HUTSVILLE, Ala. -- A United Nations agreement between 168 countries, sees education as a right. But for far too many, it is a privilege. They must rely on the kindness of people continents away. Multiple groups here in Huntsville are giving supplies and their hearts to children in Uganda.
Dzene (Jenny) Juceviciute is fighting for a basic right. "I have 32 children who call me mom there."
'There,' is Uganda; and like any parent, she wants them and others to get a good education, and will move mountains to give it.
Jenny journeyed over 2,200 miles from Reno, Nev. picking up school supplies and personal items to add to a treasure trove of supplies at a Huntsville warehouse 20-months in the making.
"They want to learn. It's the school system and the teachers that are holding them back," says Rodger Qualls, founder of the Walter National school in Uganda and African Children's Education, a non-government organization.
In a partnership forged in goodwill, Juceviciute's organization Blossomwood Foundation (based in Huntsville), Quall's school and organization, and the Rotary Club of Greater Huntsville are sending over their sixth shipment.
"The most important thing is we give a little bit of hope," says Qualls.
The typical student to teacher ratio in most Ugandan schools is over one-hundred to one. Two-thirds of the shipment will go to Walter National and Sam Owori Memorial School where teachers are about to be more hands-on at twenty-five to one. The remaining third will go to the Munani displaced person's camp.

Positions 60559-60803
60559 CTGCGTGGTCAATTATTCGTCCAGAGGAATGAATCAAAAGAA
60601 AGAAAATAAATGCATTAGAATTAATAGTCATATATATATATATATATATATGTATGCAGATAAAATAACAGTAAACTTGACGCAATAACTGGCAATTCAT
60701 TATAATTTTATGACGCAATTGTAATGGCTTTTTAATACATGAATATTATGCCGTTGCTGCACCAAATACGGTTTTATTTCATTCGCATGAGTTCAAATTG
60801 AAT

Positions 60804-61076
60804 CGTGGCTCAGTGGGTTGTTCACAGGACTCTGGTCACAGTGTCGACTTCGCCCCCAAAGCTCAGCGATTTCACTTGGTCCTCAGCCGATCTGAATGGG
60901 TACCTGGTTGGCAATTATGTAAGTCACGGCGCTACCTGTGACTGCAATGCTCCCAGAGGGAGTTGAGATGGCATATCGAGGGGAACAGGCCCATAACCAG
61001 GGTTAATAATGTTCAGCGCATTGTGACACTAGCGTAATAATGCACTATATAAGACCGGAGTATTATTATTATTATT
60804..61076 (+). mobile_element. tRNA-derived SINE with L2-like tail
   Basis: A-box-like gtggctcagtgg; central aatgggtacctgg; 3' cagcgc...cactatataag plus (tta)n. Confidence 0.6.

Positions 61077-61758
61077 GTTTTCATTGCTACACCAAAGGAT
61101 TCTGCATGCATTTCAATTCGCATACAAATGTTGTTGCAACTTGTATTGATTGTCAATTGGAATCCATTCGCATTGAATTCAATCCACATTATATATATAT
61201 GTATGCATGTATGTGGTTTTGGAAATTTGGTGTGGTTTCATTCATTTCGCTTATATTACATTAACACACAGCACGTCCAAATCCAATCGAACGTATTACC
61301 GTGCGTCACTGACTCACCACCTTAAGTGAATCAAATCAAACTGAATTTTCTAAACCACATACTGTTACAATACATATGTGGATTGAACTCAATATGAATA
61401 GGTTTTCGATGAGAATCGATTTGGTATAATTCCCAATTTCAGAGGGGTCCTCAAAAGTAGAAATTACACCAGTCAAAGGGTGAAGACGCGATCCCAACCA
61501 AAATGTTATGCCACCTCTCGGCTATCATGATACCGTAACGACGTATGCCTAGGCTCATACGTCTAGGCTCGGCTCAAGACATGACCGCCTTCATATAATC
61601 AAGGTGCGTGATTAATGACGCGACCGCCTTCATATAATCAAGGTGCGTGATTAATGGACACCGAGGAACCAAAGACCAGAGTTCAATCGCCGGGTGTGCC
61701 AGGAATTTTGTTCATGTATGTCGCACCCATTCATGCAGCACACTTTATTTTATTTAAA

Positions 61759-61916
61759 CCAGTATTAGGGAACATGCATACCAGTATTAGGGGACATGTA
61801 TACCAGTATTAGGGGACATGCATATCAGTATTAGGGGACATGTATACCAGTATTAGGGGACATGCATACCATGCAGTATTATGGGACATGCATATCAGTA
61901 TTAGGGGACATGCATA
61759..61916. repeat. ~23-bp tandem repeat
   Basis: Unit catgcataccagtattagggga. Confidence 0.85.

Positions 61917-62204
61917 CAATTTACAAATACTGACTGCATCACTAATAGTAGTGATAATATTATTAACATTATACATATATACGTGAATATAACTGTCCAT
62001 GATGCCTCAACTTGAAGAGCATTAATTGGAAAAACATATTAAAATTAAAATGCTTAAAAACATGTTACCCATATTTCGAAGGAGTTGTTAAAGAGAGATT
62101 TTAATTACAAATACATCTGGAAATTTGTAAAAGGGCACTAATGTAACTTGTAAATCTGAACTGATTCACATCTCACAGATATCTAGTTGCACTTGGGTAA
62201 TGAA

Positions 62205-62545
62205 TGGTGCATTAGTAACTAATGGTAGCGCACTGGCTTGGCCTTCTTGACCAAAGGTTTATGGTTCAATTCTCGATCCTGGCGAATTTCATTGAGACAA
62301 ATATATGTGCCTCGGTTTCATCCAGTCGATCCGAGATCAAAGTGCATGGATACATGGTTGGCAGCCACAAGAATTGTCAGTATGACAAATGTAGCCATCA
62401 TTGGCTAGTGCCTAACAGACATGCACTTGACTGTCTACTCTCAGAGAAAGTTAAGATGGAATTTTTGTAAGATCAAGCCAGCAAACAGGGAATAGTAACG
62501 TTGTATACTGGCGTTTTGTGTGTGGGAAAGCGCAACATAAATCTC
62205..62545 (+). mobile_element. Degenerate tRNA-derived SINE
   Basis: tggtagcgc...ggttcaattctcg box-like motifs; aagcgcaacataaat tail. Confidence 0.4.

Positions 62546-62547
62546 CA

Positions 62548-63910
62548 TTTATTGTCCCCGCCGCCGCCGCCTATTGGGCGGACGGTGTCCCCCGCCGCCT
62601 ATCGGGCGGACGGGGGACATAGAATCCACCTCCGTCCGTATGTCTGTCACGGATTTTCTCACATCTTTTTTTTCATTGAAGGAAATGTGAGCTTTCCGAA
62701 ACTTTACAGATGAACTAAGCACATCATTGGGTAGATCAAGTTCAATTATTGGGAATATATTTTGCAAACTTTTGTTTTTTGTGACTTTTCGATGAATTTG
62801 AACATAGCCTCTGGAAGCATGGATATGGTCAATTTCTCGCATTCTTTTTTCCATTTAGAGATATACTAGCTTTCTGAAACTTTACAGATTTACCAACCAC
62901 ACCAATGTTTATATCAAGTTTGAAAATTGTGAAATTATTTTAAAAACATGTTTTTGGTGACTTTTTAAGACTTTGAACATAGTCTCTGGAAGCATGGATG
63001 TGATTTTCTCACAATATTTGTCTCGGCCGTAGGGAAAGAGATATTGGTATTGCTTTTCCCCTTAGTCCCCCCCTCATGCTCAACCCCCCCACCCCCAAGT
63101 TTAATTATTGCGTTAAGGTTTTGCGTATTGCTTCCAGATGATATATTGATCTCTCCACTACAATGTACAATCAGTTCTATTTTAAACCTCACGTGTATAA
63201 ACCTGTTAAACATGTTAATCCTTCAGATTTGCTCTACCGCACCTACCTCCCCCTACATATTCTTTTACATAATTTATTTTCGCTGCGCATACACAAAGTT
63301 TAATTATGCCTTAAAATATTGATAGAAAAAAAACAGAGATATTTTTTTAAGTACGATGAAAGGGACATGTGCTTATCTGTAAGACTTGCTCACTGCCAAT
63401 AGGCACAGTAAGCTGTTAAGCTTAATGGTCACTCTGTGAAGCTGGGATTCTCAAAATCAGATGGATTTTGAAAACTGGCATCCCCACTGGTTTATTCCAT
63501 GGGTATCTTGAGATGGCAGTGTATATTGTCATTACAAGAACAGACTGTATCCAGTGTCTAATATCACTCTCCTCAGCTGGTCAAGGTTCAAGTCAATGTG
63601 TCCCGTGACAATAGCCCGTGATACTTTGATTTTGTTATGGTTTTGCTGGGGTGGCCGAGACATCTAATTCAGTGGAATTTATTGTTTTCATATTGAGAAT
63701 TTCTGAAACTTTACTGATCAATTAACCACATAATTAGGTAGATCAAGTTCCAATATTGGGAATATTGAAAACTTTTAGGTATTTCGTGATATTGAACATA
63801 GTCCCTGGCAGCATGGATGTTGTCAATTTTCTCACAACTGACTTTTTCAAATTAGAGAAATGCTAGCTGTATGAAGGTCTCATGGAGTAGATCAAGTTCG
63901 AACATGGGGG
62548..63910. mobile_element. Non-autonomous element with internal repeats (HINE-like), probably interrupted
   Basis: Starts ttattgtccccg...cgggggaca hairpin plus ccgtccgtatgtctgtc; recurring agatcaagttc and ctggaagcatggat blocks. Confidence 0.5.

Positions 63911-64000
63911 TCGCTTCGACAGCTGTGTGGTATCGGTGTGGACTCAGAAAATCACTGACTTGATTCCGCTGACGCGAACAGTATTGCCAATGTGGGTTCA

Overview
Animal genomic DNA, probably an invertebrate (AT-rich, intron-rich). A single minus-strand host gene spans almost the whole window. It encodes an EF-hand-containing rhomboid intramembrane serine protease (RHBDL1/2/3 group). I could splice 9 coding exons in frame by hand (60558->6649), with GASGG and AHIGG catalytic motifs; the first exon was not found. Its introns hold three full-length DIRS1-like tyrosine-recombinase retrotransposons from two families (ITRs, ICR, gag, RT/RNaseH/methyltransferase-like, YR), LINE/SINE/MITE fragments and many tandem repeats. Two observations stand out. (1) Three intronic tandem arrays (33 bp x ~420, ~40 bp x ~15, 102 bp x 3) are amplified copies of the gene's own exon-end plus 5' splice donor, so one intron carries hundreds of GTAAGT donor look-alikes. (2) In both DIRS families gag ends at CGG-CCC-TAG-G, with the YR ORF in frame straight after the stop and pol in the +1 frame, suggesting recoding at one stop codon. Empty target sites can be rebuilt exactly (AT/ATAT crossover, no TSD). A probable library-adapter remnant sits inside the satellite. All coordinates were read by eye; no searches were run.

"There are about 35,000 pounds of books and probably another 5,000 of furniture and accessories," said Qualls.
Juceviciute and Qualls will be meeting the shipment in October when it is set to arrive to make sure it is not mismanaged. "We're going to make sure it's going where it's supposed to be going because when I've done disaster relief, I've learned...you cannot just leave stuff you have to be there until the last drop is distributed."
Blossomwood Foundation's Uganda school project, 'In 4 Ten,' is looking for specific supplies and donations before the containers ship. A tax-deductible donation of $10 provides a box of essential school supplies. According to the website, donations must be received by July 30.
The connections made go beyond the material. Qualls recalled a little girl named Bridgette. "Two years ago...her mother shows up and says 'here, will you raise my child? We know you all do a good job.' The little girl was deathly sick of malaria and I held her for three days and we treated her and now she is one of the top girls in her class."
Juceviciute also tries to find sponsors for these children, something she says costs only $395 a year, but could change their lives. "Just to see that they are safe. For instance, this child is not going to starve to death anymore. And that's it, If this child is safe, he's alive, she's alive then everything is good. Now it's all good."
They see education as a way forward, so children like Bridgette can reach for the stars, and be somebody.
The organizations say they've provided books to over 380 schools. They say all of this has been made possible thanks to Huntsville City Schools, other rotary clubs, charities and giving individuals. They encourage everyone to help.